wants to inherit only a single copy of A, the inheritance of A must be
specified as virtual in both B and C.  This raises two questions.
Firstly, what happens if A is declared virtual in only one of B or C?
Secondly, what if another class E wants to inherit multiple copies of A
via B and C? In C++, the virtual class decision must be made early,
reducing the flexibility that might be required in the assembly of
derived classes.  In a shared software environment different vendors
might supply classes B and C.  It should be left to the implementer of
class D or E, exactly how to resolve this problem.  And this is the
simplest case.  What if A is inherited via more than two paths, with
more than two levels of inheritance? Such flexibility is key to reusable
software.  You cannot envisage when designing a base class all the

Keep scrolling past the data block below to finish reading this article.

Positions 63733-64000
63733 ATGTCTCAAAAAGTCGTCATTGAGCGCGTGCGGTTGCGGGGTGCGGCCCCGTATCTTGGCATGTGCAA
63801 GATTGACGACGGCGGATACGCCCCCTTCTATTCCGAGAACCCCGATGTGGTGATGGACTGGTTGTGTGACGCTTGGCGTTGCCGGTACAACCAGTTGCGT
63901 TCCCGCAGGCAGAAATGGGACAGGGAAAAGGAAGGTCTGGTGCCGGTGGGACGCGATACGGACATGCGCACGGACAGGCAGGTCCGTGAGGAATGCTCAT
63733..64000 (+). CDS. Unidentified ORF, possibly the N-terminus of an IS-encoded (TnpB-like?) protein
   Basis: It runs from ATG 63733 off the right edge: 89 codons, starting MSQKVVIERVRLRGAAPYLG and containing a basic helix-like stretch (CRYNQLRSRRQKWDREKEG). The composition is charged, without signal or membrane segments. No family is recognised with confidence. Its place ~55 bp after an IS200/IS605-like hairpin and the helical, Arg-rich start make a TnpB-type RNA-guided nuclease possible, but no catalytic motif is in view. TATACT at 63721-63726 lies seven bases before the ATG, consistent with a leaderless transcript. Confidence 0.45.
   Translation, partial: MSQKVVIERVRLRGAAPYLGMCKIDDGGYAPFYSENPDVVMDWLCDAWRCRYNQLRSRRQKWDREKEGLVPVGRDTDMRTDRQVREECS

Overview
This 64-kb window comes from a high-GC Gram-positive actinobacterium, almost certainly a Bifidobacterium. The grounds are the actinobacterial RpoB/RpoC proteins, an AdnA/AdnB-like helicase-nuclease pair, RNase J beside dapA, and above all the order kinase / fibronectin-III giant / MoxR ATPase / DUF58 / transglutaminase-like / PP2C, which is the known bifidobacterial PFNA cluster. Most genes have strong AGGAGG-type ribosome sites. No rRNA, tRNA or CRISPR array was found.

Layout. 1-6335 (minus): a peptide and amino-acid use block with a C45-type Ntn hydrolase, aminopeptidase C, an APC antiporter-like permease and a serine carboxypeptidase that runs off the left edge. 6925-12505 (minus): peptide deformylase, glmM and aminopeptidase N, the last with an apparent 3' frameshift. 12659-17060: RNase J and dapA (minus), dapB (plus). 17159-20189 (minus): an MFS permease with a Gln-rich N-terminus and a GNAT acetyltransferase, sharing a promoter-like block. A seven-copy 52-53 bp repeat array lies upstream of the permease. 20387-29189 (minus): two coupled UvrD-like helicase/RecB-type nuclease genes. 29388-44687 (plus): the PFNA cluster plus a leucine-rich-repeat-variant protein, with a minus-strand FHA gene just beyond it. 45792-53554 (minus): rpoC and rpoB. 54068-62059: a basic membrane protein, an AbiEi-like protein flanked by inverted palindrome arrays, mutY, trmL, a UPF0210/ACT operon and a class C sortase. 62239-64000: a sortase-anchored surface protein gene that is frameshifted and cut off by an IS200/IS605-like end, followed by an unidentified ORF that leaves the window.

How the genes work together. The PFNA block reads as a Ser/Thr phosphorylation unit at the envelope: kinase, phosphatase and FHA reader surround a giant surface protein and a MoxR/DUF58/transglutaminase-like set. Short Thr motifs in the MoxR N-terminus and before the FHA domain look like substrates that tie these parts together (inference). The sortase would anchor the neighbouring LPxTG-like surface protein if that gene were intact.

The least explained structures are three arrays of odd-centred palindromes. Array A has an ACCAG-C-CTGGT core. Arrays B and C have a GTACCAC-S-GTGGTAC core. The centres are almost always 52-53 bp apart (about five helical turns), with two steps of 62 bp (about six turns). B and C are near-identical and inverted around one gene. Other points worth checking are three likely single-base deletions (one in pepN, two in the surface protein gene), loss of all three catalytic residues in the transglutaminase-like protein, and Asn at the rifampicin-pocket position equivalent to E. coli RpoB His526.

possible uses in derived classes, and attempting to do so considerably
complicates design.

3.6.  Name overloading

   Naming is fundamentally important in producing self-documenting
software.  Naming helps realise maintainable and reusable software
components.  Names are fundamental in freeing programmers from low level
manipulation of addresses.  Naming is the basis for differentiating
between different entities in a software module.  Name overloading
allows the same name to refer to two or more different entities.  The
problem is whether the resultant ambiguity is useful, and how to resolve
it, as ambiguity weakens the power of names to distinguish entities.

   Name overloading is useful for two purposes.  Firstly it allows
programmers to work on two or more modules without concern about name
clashes.  The ambiguity can be tolerated as within the context of each
module, the name unambiguously refers to a unique entity.  Secondly,
name overloading provides polymorphism, where the same name applied to
different types refers to different implementations for those types.
Polymorphism allows one word to describe 'what' is to be computed.
Different classes might require different specifications of 'how', a
computation is done.  For example 'draw' is an operation that is
applicable to all different shapes, even though circles and squares, etc
are 'drawn' differently.